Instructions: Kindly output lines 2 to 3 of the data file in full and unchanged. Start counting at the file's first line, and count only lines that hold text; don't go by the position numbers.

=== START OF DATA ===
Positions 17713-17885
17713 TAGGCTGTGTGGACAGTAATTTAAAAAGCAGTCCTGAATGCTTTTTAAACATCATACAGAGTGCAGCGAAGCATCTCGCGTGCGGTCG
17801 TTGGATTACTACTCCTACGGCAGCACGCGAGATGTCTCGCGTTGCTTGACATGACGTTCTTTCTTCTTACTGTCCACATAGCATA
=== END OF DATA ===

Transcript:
17713 TAGGCTGTGTGGACAGTAATTTAAAAAGCAGTCCTGAATGCTTTTTAAACATCATACAGAGTGCAGCGAAGCATCTCGCGTGCGGTCG
17801 TTGGATTACTACTCCTACGGCAGCACGCGAGATGTCTCGCGTTGCTTGACATGACGTTCTTTCTTCTTACTGTCCACATAGCATA